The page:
Assessment of neonatal, cord, and adult platelet granule trafficking and secretion

Anh T.P. Ngo, Jawaad Sheriff, Anne D. Rocheleau, Matthew Bucher, Kendra R. Jones, Anna Liisa I. Sepp, Lisa E. Malone, Amanda Zigomalas, Alina Maloyan, Wadie F. Bahou, Danny Bluestein, Owen McCarty, Kristina Haley

Research output: Contribution to journalArticle

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Despite the transient hyporeactivity of neonatal platelets, full-term neonates do not display a bleeding tendency, suggesting potential compensatory mechanisms which allow for balanced and efficient neonatal hemostasis. This study aimed to utilize small-volume, whole blood platelet functional assays to assess the neonatal platelet response downstream of the hemostatic platelet agonists thrombin and adenosine diphosphate (ADP). Thrombin activates platelets via the protease-activated receptors (PARs) 1 and 4, whereas ADP signals via the receptors P2Y 1 and P2Y 12 as a positive feedback mediator of platelet activation. We observed that neonatal and cord blood-derived platelets exhibited diminished PAR1-mediated granule secretion and integrin activation relative to adult platelets, correlating to reduced PAR1 expression by neonatal platelets. PAR4-mediated granule secretion was blunted in neonatal platelets, correlating to lower PAR4 expression as compared to adult platelets, while PAR4 mediated GPIIb/IIIa activation was similar between neonatal and adult platelets. Under high shear stress, cord blood-derived platelets yielded similar thrombin generation rates but reduced phosphatidylserine expression as compared to adult platelets. Interestingly, we observed enhanced P2Y 1 /P2Y 12 -mediated dense granule trafficking in neonatal platelets relative to adults, although P2Y 1 /P2Y 12 expression in neonatal, cord, and adult platelets were similar, suggesting that neonatal platelets may employ an ADP-mediated positive feedback loop as a potential compensatory mechanism for neonatal platelet hyporeactivity.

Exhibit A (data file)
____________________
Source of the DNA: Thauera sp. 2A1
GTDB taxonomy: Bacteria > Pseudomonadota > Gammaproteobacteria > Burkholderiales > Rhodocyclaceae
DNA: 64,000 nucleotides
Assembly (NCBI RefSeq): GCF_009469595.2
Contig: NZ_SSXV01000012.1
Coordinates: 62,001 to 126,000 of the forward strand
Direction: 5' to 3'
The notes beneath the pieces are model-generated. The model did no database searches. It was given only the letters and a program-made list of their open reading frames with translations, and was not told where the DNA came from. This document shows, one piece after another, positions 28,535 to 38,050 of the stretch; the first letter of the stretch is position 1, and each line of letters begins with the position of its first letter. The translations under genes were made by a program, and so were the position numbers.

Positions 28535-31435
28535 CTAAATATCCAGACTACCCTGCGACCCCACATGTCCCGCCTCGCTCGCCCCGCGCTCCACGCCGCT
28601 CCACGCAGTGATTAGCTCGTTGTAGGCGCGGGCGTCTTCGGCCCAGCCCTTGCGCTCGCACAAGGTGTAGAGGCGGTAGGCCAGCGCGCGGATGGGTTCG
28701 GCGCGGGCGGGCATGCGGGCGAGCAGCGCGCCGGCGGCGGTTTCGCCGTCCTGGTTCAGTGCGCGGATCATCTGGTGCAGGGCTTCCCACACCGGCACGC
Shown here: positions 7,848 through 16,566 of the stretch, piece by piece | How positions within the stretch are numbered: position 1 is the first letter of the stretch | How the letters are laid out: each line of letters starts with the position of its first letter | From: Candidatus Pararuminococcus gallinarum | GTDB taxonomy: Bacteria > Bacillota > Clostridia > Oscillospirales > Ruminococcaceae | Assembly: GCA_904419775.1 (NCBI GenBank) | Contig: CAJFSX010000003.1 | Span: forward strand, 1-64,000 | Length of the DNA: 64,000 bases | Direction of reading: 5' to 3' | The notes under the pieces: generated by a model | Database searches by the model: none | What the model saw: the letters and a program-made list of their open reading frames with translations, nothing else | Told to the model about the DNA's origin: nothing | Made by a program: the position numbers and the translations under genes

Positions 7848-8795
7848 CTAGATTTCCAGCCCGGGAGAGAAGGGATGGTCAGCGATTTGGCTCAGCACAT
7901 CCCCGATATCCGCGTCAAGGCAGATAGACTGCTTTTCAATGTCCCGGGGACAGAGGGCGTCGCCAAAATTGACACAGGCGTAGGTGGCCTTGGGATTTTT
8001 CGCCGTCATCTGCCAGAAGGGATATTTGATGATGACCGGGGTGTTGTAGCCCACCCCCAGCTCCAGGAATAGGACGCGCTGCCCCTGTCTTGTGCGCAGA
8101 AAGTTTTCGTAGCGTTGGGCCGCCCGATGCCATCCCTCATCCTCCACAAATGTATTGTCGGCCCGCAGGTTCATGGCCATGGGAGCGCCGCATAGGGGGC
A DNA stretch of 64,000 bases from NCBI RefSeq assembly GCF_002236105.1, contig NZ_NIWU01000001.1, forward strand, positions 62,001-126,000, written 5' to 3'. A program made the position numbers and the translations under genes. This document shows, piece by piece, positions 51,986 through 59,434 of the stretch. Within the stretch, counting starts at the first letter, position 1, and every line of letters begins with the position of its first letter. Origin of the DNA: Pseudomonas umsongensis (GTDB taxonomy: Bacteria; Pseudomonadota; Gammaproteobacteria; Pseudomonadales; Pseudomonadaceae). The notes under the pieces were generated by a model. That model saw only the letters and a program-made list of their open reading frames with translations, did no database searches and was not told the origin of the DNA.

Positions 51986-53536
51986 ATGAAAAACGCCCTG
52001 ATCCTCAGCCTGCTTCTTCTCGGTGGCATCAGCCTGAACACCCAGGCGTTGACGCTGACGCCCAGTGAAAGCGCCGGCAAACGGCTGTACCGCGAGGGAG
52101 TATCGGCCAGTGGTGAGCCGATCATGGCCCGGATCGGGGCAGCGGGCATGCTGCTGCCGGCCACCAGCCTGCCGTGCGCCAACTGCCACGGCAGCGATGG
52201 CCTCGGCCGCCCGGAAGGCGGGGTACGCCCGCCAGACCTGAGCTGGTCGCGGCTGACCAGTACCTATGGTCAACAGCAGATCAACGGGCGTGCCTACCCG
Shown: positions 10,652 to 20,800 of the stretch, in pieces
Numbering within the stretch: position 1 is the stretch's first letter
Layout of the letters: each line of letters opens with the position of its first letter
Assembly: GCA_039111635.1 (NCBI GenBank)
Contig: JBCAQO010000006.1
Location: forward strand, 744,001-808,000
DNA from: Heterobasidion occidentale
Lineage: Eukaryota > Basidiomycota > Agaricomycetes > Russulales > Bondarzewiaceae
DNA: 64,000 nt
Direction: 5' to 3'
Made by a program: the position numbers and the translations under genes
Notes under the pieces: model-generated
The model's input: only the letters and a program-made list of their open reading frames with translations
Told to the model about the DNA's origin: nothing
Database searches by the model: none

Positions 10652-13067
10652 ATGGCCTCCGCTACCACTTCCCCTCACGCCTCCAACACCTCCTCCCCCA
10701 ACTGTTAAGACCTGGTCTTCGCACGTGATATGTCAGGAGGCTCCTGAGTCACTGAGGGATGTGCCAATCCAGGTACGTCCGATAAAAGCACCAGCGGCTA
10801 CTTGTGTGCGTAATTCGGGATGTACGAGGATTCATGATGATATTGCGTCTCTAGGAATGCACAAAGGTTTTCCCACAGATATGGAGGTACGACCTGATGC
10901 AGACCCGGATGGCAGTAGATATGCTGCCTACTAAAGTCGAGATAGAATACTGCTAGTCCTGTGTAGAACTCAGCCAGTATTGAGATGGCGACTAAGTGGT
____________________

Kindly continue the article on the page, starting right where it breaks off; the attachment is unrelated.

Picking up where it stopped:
Original languageEnglish (US)
Publication statusPublished - Jan 1 2019



  • Hemostasis
  • neonatal hematology
  • platelet
  • protease-activated receptors

ASJC Scopus subject areas

  • Hematology

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